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And the brutal guards withhold

E'en the solemn Word of God! In the long night, the still night,

He walks where Christ hath trod.

'Neath the blue morn, the sunny morn,

He dies upon the tree;
And he mourns that he can lose

But one life for Liberty;
And in the blue morn, the sunny morn,

His spirit-wings are free.

But his last words, his message-words,

They burn, lest friendly eye
Should read how proud and calm

A patriot could die,
With his last words, his dying words,

A soldier's battle-cry.

From Fame-leaf and Angel-leaf,

From monument and urn,
The sad of earth, the glad of heaven,

His tragic fate shall learn;
And on Fame-leaf and Angel-leaf
The name of HALE shall burn!

FRANCIS MILES FINOH.

The Blue and the Gray.

By the flow of the inland river,

Whence the fleets of iron have fled, Where the blades of the grave-grass quiver, Asleep are the ranks of the dead;

Under the sod and the dew,

Waiting the judgment day;
Under the one, the Blue;

Under the other, the Gray.

These in the robings of glory,

Those in the gloom of defeat; All with the battle-blood gory, In the dusk of eternity meet;

Under the sod and the dew,

Waiting the judgment day;
Under the laurel, the Blue;

Under the willow, the Gray.

From the silence of sorrowful hours,

The desolate mourners go,
Lovingly laden with flowers,
Alike for the friend and the foe;

Under the sod and the dew,

Waiting the judgment day;
Under the roses, the Blue;

Under the lilies, the Gray.

So, with an equal splendor,

The morning sun-rays fall,
With a touch impartially tender,
On the blossoms blooming for all;

Under the sod and the dew,

Waiting the judgment day;
Broidered with gold, the Blue;

Mellowed with gold, the Gray.

So, when the Summer calleth,

On forest and field of grain, With an equal murmur falleth The cooling drip of the rain;

Under the sod and the dew,

Waiting the judgment day;
Wet with the rain, the Blue;

Wet with the rain, the Gray.

Sadly, but not with upbraiding,

The generous deed was done;

In the storm of the years that are fading,
No braver battle was won;

Under the sod and the dew,

Waiting the judgment day;
Under the blossoms, the Blue;

Under the garlands, the Gray.

No more shall the war-cry sever,

Or the winding rivers be red; They banish our anger for ever, When they laurel the graves of our dead.

Under the sod and the dew,

Waiting the judgment day;
Love and tears for the Blue,
Tears and Love for the Gray.

FRANCIS MILES FINOH.

The Death of King Bomba.

Could I pass those lounging sentries,

I
Through the aloe-bordered entries,

Up the sweep of squalid stair,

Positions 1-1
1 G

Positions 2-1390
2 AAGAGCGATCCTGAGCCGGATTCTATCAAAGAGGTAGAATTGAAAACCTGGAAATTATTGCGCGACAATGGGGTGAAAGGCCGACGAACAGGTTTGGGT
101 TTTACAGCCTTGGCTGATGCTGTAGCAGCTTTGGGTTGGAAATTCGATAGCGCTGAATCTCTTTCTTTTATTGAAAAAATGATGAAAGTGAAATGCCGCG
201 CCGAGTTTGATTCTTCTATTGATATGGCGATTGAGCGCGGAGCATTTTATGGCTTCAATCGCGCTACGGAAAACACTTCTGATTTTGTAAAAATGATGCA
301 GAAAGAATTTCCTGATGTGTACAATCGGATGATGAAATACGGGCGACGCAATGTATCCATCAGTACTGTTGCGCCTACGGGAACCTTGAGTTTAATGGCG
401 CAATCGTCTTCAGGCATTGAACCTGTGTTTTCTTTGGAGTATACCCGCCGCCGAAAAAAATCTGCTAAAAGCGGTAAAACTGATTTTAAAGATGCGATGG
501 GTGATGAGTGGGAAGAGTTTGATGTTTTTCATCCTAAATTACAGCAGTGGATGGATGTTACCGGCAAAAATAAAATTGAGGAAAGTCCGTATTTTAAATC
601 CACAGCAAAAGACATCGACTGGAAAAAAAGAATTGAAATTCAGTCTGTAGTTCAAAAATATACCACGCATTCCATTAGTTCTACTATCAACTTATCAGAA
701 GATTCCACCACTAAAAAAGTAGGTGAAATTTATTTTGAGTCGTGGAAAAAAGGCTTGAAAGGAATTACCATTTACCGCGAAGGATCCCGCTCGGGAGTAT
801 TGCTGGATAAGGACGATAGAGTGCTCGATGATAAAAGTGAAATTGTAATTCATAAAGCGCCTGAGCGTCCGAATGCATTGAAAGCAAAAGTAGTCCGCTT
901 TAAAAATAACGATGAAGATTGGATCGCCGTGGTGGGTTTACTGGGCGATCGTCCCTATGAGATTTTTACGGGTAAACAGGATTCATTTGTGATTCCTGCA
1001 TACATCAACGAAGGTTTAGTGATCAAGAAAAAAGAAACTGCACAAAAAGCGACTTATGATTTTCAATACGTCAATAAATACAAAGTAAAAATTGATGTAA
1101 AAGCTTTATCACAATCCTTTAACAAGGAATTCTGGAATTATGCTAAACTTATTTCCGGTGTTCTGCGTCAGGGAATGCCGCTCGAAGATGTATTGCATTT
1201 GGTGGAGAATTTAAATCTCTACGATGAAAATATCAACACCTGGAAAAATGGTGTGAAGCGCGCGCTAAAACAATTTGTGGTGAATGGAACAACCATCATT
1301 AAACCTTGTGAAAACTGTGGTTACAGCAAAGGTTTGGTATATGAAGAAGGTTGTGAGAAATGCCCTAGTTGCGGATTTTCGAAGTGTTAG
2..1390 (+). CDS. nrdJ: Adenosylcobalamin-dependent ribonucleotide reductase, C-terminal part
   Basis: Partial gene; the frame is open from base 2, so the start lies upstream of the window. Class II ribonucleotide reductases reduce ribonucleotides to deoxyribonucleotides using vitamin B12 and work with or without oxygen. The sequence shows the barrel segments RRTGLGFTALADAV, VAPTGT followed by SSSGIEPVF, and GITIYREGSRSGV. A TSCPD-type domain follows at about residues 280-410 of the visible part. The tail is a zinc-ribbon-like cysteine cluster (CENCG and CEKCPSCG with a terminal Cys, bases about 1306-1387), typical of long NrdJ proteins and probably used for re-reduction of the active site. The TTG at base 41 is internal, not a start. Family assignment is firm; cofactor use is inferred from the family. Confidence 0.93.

On through chamber after chamber,
Where the sunshine's gold and amber

Turn decay to beauty rare, -
I should reach a guarded portal,
Where, for strife of issue mortal,

Face to face two kings are met:
One the grisly King of Terrors;
One a Bourbon, with his errors,

Late to conscience-clearing set.
Well his fevered pulse may flutter,
And the priests their mass may mutter

With such fervor as they may;
Cross and chrism and genuflection,
Mop and mow and interjection,

Will not frighten Death away.

By the dying despot sitting,
At the hard heart's portals hitting,

Shocking the dull brain to work,
Death makes clear what life has hidden,
Chides what life has left unchidden,

Quickens truth life tried to burke.

He but ruled within his borders
After Holy Church's orders,

Did what Austria bade him do, -
By their guidance flogged and tortured
High-born men, and gently nurtured

Chained with crime's felonious crew.
What if summer fevers gripped them,
What if winter freezings nipped them,

Till they rotted in their chains ? He had word of Pope and KaiserNone could holier be or wiser;

Theirs the counsel, his the reins.

So he pleads excuses eager,
Clutching with his fingers meagre

At the bed-clothes as he speaks;
But King Death sits grimly grinning
At the Bourbon's cobweb-spinning,

As each cobweb-cable breaks. And the poor soul from life's islet, Rudderless, without a pilot,

Drifteth slowly down the dark; While 'mid rolling incense vapor, Chanted dirge, and flaring taper, Lies the body, stiff and stark.

ANONYMOUL

The Golden Wedding.

O Love, whose patient pilgrim feet

Life's longest path have trod,

Not now,

Whose ministry hath symboled sweet

The dearer love of God, -
The sacred myrtle wreathes again

Thine altar, as of old;
And what was green with summer then,
Is mellowed now to gold.

as then, the Future's face
Is flushed with fancy's light;
But Memory, with a milder grace,

Shall rule the feast to-night.
Blest was the sun of joy that shone,

Nor less the blinding shower-
The bud of fifty years agone

Is Love's perfected flower.
O Memory, ope thy mystic door!

O dream of youth, return!
And let the lights that gleamed of yore

Beside this altar burn!
The past is plain; 't was Love designed

E'en Sorrow's iron chain,
And Mercy's shining thread has twined

With the dark warp of Pain.

So be it still. O thou who hast
That
younger

bridal blest,
Till the May-morn of love has passed

To evening's golden west,
Come to this later Cana, Lord,

And, at thy touch divine,
The water of that earlier board
To-night shall turn to wine.

DAVID GRAY.

Tacking Ship of Shore. The weather leech of the topsail shivers,

The bowlines strain, and the lee shrouds slacken,

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